Problem solved! I'll start with Ferris wheels.

Here's London's Eye, used in the opening credits of the cell-phone savvy Sherlock series.
And now Budapest's Eye, on view for this summer only in lively Erzsébet Square. Picture taken by ME! during an unforgettable week in July.
Time to turn the wheel over to tarot. The tough gritty Tarot of the Burroughs takes us on an occasionally seedy excursion through the Big Apple, and a spin on Coney Island's Wonder Wheel. On the right is a Wheel that's not quite Ferris; the rollicking Wheel of Fortune from the Anna K tarot. Sometimes you're up, sometimes you're in the mud, but you can always climb back on for another spin!

That's enough stomach-swooping for me!
Over to the merry-go-round and the Inner Child deck on the left, where we hop on with Alice in Wonderland and the Mad Hatter. On the right is a real-life carousel that lives in Edinburgh's Princess Street Gardens.
"And the painted ponies for up and down; we're captive on the carousel of time."
Joni again, from the Circle Game.
Wait a sec, please. I need one of those fresh-squeezed lemonades where all the sugar sinks to the bottom of the cup.
OK, over to the midway and the roulette wheel. First to the Housewives Tarot (L), where we ask June Cleaver to mind the kids while we high-heel-it off to the fairgrounds to gamble with the grocery money.
A bit of dark humour creeps in with the kooky spooky Halloween Tarot (R). Here's an alarmed carnival-goer tied to the Wheel, which is being turned by an elephant, who in turn is about to be given a turn by a mouse. Expect the unexpected!

Grab some candy floss to go - we're leaving the carnival!
The somewhat odd but interesting Bruegel Tarot uses the child's game of hoop-and-stick. Images of comic-tragic masks and the letters F/A (felicità/duolo) depict happiness & pain following each other around the hoop. We're definitely out of the kid-stuff with this one.
That's the first six Wheels. Now the last four: spirals and spinning wheels.
Here's the Budapest wheel again, next to the spiral on the Tarot of the Sidhe card backs.
Same purplish-white glow - I love it!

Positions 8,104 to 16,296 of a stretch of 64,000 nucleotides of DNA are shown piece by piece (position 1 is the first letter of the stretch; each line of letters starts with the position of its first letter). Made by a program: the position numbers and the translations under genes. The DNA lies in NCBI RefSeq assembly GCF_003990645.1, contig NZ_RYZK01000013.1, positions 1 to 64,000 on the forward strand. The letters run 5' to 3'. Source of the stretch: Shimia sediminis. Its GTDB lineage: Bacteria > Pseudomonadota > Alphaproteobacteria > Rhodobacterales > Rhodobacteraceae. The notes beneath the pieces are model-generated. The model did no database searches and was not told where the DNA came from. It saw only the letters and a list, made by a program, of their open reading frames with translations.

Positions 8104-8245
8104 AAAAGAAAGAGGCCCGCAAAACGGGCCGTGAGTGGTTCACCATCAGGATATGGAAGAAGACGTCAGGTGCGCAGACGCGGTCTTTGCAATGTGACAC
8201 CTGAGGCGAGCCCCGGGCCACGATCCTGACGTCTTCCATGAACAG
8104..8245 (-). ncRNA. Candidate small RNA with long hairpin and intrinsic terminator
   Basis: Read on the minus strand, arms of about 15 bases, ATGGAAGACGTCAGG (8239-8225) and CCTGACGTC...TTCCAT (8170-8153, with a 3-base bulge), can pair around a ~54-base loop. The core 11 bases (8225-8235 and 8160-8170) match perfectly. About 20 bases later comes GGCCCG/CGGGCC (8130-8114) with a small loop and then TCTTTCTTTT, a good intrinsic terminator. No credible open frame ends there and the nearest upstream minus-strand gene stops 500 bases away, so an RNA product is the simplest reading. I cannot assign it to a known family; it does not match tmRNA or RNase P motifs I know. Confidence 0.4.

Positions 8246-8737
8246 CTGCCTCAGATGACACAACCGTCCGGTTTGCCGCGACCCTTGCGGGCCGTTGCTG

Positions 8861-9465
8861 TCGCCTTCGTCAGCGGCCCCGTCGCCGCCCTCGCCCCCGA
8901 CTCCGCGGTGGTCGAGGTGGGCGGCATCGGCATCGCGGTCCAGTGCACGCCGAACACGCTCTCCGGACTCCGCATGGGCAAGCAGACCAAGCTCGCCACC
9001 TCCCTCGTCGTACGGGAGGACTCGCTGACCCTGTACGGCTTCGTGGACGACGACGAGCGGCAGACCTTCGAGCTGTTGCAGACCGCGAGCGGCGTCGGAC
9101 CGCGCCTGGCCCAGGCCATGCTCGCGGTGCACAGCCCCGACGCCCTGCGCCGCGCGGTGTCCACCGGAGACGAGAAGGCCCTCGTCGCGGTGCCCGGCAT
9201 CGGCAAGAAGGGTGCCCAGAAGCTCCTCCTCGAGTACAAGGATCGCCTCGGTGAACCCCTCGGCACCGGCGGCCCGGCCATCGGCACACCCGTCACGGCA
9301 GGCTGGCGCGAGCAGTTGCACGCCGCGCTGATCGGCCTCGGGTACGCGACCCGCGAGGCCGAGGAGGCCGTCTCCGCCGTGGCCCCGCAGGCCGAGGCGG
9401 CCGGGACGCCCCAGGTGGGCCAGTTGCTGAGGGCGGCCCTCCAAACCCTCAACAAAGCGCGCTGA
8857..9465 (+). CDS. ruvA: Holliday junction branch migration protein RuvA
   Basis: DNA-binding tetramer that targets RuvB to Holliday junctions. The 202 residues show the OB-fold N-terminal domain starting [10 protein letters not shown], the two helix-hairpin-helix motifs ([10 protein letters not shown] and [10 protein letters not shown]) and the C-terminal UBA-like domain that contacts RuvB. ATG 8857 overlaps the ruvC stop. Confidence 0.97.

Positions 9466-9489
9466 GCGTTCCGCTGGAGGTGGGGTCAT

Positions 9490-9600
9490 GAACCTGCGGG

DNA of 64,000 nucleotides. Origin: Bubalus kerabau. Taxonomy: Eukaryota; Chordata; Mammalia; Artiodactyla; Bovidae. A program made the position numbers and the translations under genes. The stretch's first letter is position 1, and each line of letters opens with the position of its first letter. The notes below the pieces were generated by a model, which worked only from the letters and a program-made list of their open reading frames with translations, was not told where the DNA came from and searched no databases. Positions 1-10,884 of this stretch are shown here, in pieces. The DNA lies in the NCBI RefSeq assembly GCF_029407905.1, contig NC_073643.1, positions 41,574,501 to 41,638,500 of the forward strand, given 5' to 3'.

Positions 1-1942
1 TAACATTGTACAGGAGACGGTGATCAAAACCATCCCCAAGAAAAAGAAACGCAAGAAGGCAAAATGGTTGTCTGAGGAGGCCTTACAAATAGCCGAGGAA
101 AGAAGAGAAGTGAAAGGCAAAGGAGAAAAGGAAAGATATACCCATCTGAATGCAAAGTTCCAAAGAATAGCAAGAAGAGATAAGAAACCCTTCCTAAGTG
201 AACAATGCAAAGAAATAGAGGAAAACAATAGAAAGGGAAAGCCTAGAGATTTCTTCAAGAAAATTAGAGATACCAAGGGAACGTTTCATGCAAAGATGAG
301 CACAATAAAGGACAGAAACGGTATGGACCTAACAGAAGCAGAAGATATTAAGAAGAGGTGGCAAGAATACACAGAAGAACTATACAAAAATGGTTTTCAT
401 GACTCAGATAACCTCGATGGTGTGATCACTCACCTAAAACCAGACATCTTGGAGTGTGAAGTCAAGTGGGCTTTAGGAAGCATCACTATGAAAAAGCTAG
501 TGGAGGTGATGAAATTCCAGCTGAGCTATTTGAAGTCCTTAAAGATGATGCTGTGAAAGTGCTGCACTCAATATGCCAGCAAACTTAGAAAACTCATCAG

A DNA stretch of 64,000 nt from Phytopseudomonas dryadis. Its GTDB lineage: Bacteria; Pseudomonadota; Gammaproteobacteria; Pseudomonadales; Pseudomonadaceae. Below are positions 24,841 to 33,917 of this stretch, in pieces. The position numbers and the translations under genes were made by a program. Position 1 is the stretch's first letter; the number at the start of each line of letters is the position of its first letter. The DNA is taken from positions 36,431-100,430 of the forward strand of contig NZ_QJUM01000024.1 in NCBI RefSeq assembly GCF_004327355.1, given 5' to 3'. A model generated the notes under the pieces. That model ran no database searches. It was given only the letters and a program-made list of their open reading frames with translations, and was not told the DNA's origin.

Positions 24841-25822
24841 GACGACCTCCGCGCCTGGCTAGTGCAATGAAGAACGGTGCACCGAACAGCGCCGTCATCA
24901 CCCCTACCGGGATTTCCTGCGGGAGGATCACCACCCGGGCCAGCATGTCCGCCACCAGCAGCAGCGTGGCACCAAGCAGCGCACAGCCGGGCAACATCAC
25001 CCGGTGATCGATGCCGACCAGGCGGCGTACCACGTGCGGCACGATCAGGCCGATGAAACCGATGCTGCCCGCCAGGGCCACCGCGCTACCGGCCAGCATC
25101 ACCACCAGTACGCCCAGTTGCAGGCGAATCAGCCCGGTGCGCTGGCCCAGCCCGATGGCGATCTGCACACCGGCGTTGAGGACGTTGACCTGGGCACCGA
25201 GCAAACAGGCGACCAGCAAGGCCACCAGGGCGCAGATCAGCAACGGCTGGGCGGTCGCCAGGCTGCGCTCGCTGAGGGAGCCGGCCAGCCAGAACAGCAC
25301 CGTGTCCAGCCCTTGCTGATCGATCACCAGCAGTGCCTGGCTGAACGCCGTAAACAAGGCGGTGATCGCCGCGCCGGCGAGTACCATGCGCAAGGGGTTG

Right underneath the Sidhe glyph is Rachel Pollack's Spiral of Fortune, from her deck-unlike-any-other, the Shining Tribe. This endearing creature reminds me of the mulefa, the wheel riders in Philip Pullman's His Dark Materials trilogy. In this series of books, many different worlds co-exist simultaneously, much like in a Wheel of Fortune card where one person's world is up while at the same time
another's is having a downswing.
On the left, the sweet 'n feisty Fey Tarot turns the spiral into a gameboard. As one Fey adds a game piece to the spiral, the other player removes one. As the player in her autumn years exits the spiral of life, a younger Fey enters. The Wheel is always changing and yet remains the same.

The final two!
On the left we're attending "Mandrake Academy" in Corrine Kenner's richly imagined Wizards Tarot. The scene is the Guidance Counselor's office, where ghosts of past and future listen in while she helps us cope with the twists and turns of fate (as we twist and turn the wool into yarn).
On the right we see a cropped version (sorry, anti-croppers!) of the Wheel from the delicate Dreaming Way Tarot of Rome Choi. This young woman doesn't seem to be having much luck with the yarn on her spinning wheel. I hope it will soon come 'round right for her.

Ta-da! Ten Wheels of Fortune! But who will read them for us?
Over we go to The Baroque Bohemian Cats' Tarot, and the creative folks at Baba Studio.